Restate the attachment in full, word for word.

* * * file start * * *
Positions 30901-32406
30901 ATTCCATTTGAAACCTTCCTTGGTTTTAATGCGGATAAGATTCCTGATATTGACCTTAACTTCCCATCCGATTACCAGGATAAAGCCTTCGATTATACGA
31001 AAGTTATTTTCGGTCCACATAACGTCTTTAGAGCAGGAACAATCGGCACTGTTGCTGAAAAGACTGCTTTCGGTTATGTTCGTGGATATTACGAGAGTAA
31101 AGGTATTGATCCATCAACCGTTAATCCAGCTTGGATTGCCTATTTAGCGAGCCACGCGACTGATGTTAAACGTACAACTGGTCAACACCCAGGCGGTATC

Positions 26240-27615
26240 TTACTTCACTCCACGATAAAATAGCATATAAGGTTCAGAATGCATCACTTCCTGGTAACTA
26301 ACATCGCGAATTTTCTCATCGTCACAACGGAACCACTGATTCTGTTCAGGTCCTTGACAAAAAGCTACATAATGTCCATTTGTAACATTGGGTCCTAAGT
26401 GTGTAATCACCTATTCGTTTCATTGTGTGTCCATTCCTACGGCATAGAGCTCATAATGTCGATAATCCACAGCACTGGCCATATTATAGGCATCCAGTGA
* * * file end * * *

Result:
Positions 30901-32406
30901 ATTCCATTTGAAACCTTCCTTGGTTTTAATGCGGATAAGATTCCTGATATTGACCTTAACTTCCCATCCGATTACCAGGATAAAGCCTTCGATTATACGA
31001 AAGTTATTTTCGGTCCACATAACGTCTTTAGAGCAGGAACAATCGGCACTGTTGCTGAAAAGACTGCTTTCGGTTATGTTCGTGGATATTACGAGAGTAA
31101 AGGTATTGATCCATCAACCGTTAATCCAGCTTGGATTGCCTATTTAGCGAGCCACGCGACTGATGTTAAACGTACAACTGGTCAACACCCAGGCGGTATC

Positions 26240-27615
26240 TTACTTCACTCCACGATAAAATAGCATATAAGGTTCAGAATGCATCACTTCCTGGTAACTA
26301 ACATCGCGAATTTTCTCATCGTCACAACGGAACCACTGATTCTGTTCAGGTCCTTGACAAAAAGCTACATAATGTCCATTTGTAACATTGGGTCCTAAGT
26401 GTGTAATCACCTATTCGTTTCATTGTGTGTCCATTCCTACGGCATAGAGCTCATAATGTCGATAATCCACAGCACTGGCCATATTATAGGCATCCAGTGA